Image Processing: The image processing was done using Matlab. The raw image data was interpolated 3 times along the saturation frequency offset. Then, the minimum intensity point was found for calibrating B0. Finally, CEST asymmetry was calculated using an equation: CESTasym = [M(-offset) – M(+offset)] / M(-300 ppm) * 100%.

Results and Discussion

The representative 2D T2W images, CEST images, and CEST & CESTasym plots for a wildtype (WT) mouse and a Pkd2-KO mouse at age 28 days are shown in Figure 1. The total kidney volumes (mm3) of the Pkd2-KO mice were significantly larger than those of WT mice (Pkd2-KO: 1216±150, WT: 171±22, n=6). For Pkd2-KO mice, CEST% at 2.5ppm was as high as 30.5% in cystic region while that was 2.6% at the cortex region and 7.2% at the pelvis region for WT mice. In the CESTasym plot (Fig. 1F), there were two CEST peaks, at 2.5ppm and 1.3 ppm, are preliminarily assigned to creatinine and urea, two byproducts excreted by kidneys. The urea CEST images of human kidneys have been reported previously7. These results clearly demonstrated that CEST technique can be used to distinguish PKD mice from WT mice in additional metabolic information.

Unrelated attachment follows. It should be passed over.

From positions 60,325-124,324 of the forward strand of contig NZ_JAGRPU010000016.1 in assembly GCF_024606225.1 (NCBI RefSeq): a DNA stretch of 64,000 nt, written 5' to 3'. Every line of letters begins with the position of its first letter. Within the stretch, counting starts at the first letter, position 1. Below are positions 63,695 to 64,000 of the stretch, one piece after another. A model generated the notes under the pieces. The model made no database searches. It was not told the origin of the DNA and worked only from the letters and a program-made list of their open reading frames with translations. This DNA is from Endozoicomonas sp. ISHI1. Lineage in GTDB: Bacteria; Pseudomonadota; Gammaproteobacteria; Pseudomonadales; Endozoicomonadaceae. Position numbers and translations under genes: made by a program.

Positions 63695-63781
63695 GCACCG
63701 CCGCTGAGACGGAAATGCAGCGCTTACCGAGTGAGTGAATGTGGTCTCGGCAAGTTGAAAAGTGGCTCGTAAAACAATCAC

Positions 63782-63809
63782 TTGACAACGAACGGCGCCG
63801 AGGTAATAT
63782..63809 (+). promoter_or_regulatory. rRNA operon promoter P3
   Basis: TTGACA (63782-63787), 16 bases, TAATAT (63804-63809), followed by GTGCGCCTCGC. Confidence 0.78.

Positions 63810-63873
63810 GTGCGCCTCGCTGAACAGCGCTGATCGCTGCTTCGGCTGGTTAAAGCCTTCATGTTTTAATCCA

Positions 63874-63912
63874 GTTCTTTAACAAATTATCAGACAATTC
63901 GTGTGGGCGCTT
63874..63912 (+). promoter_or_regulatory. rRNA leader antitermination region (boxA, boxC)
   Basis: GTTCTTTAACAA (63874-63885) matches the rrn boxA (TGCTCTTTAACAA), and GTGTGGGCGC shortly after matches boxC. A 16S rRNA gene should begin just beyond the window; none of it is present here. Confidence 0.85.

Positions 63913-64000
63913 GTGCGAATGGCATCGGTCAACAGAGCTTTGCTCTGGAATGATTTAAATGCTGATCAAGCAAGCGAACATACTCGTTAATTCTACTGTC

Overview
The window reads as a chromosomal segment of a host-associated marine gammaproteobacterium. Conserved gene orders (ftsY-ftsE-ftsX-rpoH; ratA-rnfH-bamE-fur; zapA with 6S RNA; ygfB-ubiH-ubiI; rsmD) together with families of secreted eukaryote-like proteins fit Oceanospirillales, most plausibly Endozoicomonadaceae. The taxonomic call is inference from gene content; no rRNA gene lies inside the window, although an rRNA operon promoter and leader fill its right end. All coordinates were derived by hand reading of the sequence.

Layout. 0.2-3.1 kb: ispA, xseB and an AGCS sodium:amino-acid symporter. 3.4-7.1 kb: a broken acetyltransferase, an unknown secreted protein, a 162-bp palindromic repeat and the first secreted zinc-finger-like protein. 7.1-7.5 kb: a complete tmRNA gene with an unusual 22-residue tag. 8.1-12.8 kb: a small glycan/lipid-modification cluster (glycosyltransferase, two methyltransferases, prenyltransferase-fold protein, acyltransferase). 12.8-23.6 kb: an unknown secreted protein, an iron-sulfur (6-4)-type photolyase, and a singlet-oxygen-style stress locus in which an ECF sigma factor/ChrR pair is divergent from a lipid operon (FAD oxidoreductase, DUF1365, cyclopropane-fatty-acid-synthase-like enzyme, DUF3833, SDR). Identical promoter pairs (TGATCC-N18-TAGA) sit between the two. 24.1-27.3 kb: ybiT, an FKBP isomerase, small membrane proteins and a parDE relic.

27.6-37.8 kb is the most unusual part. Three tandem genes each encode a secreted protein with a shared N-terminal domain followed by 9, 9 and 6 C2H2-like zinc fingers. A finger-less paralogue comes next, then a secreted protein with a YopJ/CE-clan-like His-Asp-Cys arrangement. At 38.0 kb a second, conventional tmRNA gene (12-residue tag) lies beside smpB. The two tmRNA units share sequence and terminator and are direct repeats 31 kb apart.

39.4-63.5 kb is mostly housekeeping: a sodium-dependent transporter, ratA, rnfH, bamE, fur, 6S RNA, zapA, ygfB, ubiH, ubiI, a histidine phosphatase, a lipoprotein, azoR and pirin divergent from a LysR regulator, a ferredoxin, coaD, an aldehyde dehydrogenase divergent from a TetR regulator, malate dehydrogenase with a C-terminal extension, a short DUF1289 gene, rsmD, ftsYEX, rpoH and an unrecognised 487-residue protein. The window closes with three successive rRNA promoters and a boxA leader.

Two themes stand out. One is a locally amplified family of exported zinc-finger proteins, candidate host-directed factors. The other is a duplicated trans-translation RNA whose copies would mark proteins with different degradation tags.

Shown in Fig. 2 are a 3D CEST image at the saturation frequency offset of 2.5 ppm for the same Pkd2-KO mouse and several 2D section images, respectively. 3D patch image (lower) for isosurface of CESTasym = 6% provides the pathologic change on entire kidneys avoiding the partial volume artifacts. Although the cystic CEST pattern is very similar (see the coronal section CEST images shown in Fig. 1 and 2), the CEST% obtained from 3D CEST is much lower than that from 2D CEST so it needs further optimization.

Recently, several relevant articles had been published, two based on 3D gradient and spin echo (3D GRASE)8-9, and one based on 3D fast spin echo (3D FSE)10. All three articles reported on imaging human brain via amide proton transfer (APT) mechanism. Here, we demonstrated that a 3D MPRAGE based 3D CEST were suitable for imaging a mouse model of PKD.


In summary, a new 3D CEST imaging technique based 3D MPRAGE sequence was successfully demonstrated in a mouse model of PKD. This could become a valuable new tool to evaluate the therapeutic effects and potentially could be translated into clinical practice.


This work was supported by NIH grants R01-CA115531 and R01-DK102572.


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Fig. 1. Representative images of WT mouse (upper row) vs. Pkd2-KO mouse (lower row) at the same age of 28 days: 2D T2W Images (left column), 2D CESTasym Images at saturation frequency of 2.5 ppm (central column) and CEST & CESTasym plots (right column, CEST% in blue and CESTasym% in red), respectively.

Fig. 2. 3D CEST Image at saturation frequency offset 2.5 ppm for a Pkd2-KO mouse at age of 28 days. Lower: a 3D patch image for the isosurface of CESTasym = 6%; Upper: the coronal, sagittal and axial 2D sections with a calibration bar 0-15%.

Proc. Intl. Soc. Mag. Reson. Med. 25 (2017)